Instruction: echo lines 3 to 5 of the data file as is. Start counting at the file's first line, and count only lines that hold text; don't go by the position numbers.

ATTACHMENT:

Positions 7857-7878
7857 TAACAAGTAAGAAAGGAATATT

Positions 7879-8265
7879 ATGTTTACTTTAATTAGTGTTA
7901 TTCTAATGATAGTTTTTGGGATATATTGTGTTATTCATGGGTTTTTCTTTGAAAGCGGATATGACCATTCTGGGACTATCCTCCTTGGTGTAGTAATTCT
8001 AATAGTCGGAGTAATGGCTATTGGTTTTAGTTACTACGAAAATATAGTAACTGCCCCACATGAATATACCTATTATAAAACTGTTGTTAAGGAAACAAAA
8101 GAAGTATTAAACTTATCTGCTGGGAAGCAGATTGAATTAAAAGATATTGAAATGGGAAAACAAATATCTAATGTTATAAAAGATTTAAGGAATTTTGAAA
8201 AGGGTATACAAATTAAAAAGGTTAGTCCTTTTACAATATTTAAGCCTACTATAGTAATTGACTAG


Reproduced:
Positions 7879-8265
7879 ATGTTTACTTTAATTAGTGTTA
7901 TTCTAATGATAGTTTTTGGGATATATTGTGTTATTCATGGGTTTTTCTTTGAAAGCGGATATGACCATTCTGGGACTATCCTCCTTGGTGTAGTAATTCT